After Auburn’s 24-point home win over Arkansas on Saturday, the question started to arise on Twitter, media websites and blogs…

Should Auburn actually be starting Jeremy Johnson?

Johnson completed 12 of 16 passes for 243 yards and two touchdowns against the Razorbacks. He looked in command and comfortable in the offense, and came out firing on all cylinders with a Tiger offense that picked up where it left off in 2013.

Marshall didn’t get a chance to show improvement in the passing game on Saturday, sitting out the first half due to his offseason citation for marijuana possession. He went 4-6 for 50 yards.  His return after halftime did seem to give the Tigers a spark, however.

Offseason reports documented Gus Malzahn’s desire to have a more balanced offense this season and that Marshall had been working throughout the spring and fall to improve his mechanics and accuracy as a passer. He never stepped into throws last season, threw often off of his front foot and threw on the run actually better than he did from the pocket. Marshall’s arm strength has never been in question, but his fundamentals needed work.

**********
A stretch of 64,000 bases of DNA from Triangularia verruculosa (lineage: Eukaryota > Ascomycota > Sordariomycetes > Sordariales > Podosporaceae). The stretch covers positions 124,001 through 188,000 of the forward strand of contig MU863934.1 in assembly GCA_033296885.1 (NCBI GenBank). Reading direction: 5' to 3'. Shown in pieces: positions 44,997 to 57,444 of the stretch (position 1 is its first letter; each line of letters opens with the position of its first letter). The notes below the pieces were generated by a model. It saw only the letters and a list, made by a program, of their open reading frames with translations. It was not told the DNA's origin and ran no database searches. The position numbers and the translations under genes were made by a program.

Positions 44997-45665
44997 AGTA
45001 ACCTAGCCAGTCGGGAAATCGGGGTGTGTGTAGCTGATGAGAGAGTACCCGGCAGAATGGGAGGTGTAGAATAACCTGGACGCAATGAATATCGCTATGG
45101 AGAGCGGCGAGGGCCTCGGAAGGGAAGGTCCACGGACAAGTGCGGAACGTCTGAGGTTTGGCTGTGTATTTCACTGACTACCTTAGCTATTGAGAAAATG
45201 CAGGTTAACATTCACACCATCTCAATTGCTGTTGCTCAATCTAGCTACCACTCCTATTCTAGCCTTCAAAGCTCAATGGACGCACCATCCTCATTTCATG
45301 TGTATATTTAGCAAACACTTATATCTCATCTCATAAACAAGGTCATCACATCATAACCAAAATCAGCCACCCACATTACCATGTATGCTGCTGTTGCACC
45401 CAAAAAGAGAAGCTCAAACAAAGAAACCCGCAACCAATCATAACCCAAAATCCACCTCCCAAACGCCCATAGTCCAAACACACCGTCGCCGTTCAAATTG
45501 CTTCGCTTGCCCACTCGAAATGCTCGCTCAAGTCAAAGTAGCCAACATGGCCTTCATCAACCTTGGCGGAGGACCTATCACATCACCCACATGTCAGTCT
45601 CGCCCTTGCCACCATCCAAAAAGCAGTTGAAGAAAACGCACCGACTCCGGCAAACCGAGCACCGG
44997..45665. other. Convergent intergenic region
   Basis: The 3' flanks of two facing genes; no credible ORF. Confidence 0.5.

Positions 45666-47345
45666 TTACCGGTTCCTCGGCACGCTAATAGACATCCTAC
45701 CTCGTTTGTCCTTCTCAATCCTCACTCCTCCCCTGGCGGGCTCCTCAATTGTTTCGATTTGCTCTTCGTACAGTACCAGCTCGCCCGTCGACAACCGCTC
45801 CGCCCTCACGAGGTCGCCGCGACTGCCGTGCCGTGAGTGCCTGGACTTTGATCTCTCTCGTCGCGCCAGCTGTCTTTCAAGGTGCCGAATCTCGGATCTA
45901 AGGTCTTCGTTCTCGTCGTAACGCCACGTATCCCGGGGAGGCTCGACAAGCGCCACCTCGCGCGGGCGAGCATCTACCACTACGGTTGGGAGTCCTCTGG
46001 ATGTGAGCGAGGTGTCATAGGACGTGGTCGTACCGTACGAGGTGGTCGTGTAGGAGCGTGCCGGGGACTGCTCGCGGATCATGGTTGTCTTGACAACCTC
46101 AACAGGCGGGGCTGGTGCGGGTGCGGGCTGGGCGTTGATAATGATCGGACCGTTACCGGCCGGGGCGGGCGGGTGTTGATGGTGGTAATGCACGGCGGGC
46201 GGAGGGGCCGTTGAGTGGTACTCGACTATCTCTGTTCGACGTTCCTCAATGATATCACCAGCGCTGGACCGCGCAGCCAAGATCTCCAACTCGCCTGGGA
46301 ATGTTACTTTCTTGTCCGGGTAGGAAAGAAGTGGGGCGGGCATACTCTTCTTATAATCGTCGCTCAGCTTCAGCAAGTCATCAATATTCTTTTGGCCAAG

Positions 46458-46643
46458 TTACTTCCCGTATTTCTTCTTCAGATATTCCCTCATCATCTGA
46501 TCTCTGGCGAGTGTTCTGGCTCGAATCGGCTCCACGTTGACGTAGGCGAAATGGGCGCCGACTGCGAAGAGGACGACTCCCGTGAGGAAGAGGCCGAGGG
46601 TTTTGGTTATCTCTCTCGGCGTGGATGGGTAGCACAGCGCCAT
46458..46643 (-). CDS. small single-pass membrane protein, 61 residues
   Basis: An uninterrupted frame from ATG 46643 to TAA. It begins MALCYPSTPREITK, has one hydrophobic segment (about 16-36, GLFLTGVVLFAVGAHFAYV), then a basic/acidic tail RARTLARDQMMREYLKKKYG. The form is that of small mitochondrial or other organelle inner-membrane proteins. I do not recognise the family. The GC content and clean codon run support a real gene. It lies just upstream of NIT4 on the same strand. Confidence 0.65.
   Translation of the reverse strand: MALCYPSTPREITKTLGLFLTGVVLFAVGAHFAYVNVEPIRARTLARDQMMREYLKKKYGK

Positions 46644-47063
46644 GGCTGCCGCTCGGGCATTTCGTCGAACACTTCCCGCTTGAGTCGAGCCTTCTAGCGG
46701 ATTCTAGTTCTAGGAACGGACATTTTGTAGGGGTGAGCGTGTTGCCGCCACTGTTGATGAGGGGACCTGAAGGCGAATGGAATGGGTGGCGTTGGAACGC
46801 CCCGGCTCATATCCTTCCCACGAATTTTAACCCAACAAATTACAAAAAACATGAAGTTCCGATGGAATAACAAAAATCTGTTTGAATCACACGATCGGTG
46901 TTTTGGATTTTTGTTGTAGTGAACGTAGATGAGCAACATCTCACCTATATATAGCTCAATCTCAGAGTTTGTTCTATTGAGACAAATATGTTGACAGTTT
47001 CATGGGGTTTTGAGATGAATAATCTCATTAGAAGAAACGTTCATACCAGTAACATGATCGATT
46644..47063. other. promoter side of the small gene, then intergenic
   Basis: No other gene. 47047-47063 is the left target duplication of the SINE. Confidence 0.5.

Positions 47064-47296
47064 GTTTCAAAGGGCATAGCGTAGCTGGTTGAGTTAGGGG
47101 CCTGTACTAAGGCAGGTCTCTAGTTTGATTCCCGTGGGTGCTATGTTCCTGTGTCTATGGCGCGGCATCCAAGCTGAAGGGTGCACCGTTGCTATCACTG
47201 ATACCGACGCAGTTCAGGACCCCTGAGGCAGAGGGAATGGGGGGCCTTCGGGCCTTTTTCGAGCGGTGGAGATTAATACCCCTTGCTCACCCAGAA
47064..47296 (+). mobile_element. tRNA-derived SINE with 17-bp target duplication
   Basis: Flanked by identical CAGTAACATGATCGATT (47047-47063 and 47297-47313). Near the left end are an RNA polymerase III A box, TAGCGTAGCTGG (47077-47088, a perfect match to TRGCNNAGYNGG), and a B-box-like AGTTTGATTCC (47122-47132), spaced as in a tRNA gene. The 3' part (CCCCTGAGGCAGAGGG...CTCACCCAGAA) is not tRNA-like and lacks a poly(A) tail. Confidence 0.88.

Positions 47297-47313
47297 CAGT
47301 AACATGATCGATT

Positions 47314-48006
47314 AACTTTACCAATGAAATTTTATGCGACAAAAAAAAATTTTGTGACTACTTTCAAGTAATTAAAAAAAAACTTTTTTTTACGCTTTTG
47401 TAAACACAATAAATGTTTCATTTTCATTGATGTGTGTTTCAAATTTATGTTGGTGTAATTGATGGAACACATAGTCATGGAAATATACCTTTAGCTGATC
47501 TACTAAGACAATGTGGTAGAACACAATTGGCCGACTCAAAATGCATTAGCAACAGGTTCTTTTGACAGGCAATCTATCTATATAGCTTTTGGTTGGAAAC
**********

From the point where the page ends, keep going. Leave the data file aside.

With him set to start moving forward against San Jose State and then a week from Thursday against a very quality non-conference opponent in Kansas State, Marshall has a great chance to show improvement  through the air.

But does the play breakdown from Saturday’s game show Malzahn’s confidence in Marshall as a passer?

Jeremy Johnson was credited with 16 plays from scrimmage, all of them pass attempts. Marshall was credited with 14 plays — six passes and eight runs.  That looks balanced, but it accounts for Marshall’s one half of play. We’ll know more when he plays a full game, but to some extent, Malzahn and offensive coordinator Rhett Lashlee have to feel more comfortable opening up the passing game with Johnson under center based on their playcalling for the two quarterbacks.

Johnson was Mr. Football in Alabama and highly-recruited by Malzahn coming to Auburn. Marshall was a great fit for Malzahn’s system coming from the JUCO level. Both have different strengths; Johnson is a better passer, but Marshall poses a greater running threat.

Auburn doesn’t need another weapon in the run game, though. They do, however, need to utilize the amount of talent they have at the receiver position including Sammie Coates, Duke Williams, Ricardo Louis and Melvin Ray.

Johnson’s that guy. Marshall has a chance to show he’s now that guy.